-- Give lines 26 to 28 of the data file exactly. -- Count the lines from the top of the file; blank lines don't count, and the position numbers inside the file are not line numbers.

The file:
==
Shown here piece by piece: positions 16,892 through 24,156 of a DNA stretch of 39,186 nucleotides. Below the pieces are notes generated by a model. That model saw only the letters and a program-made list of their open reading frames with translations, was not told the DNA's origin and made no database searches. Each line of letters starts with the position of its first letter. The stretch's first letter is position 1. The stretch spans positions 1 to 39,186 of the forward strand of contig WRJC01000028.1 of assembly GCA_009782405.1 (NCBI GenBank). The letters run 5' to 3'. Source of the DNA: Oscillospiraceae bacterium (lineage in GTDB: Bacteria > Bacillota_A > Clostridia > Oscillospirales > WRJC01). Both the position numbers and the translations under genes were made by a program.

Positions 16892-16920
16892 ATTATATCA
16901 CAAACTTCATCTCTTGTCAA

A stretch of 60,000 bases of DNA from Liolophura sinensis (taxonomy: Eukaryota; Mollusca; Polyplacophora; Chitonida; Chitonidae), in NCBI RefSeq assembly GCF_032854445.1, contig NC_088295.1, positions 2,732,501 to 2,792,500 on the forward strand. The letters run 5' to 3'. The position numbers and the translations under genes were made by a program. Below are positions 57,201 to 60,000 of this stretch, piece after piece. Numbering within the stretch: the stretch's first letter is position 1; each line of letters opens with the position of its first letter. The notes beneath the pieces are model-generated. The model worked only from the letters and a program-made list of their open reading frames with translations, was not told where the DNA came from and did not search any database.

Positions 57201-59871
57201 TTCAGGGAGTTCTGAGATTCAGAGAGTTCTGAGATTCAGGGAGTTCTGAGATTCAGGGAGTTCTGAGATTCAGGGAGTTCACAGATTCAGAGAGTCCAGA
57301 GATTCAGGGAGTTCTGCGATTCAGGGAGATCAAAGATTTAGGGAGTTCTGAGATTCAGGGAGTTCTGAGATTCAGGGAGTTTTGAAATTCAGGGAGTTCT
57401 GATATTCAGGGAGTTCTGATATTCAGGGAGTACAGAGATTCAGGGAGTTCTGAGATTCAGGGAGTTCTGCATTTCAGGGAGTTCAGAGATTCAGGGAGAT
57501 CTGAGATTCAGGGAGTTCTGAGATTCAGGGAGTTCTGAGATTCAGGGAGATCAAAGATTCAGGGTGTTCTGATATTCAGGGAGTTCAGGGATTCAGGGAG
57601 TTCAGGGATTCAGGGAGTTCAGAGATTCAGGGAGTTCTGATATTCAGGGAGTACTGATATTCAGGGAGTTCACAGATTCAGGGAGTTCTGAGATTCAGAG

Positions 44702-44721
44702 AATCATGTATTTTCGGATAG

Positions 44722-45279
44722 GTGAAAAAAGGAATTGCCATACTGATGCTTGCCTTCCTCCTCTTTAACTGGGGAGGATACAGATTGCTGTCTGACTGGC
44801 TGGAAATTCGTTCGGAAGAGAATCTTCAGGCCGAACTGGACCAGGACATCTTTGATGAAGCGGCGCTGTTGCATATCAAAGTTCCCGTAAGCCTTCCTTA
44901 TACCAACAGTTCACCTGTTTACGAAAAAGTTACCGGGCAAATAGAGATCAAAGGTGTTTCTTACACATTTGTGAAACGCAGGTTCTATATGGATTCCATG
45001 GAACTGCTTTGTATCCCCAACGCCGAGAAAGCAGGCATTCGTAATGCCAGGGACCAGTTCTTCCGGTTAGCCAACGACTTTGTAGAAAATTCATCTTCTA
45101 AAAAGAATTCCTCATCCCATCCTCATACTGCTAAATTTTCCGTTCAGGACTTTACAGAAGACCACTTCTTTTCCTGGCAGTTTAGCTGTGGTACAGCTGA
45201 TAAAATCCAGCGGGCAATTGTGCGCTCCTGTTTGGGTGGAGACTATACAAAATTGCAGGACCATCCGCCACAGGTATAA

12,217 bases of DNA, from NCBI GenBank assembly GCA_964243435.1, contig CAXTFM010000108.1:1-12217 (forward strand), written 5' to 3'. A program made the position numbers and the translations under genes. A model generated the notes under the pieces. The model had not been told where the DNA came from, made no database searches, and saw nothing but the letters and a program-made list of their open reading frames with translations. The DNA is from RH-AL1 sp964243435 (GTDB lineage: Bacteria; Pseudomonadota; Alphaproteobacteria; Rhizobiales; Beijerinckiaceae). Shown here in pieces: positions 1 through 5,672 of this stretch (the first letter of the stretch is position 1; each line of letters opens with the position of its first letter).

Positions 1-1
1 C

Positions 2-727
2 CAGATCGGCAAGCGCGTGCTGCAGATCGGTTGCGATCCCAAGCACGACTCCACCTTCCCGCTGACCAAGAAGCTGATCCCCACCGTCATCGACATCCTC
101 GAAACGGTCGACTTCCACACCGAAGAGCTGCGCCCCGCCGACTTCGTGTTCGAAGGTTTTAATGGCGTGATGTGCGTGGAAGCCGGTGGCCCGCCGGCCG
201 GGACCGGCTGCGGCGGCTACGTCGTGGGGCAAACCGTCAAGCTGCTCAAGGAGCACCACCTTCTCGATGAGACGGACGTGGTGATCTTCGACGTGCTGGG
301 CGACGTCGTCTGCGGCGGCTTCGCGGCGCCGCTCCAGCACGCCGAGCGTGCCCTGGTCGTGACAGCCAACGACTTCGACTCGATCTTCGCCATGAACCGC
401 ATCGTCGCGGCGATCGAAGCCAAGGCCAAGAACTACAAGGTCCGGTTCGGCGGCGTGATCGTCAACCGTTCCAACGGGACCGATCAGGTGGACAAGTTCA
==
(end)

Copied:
101 GAAACGGTCGACTTCCACACCGAAGAGCTGCGCCCCGCCGACTTCGTGTTCGAAGGTTTTAATGGCGTGATGTGCGTGGAAGCCGGTGGCCCGCCGGCCG
201 GGACCGGCTGCGGCGGCTACGTCGTGGGGCAAACCGTCAAGCTGCTCAAGGAGCACCACCTTCTCGATGAGACGGACGTGGTGATCTTCGACGTGCTGGG
301 CGACGTCGTCTGCGGCGGCTTCGCGGCGCCGCTCCAGCACGCCGAGCGTGCCCTGGTCGTGACAGCCAACGACTTCGACTCGATCTTCGCCATGAACCGC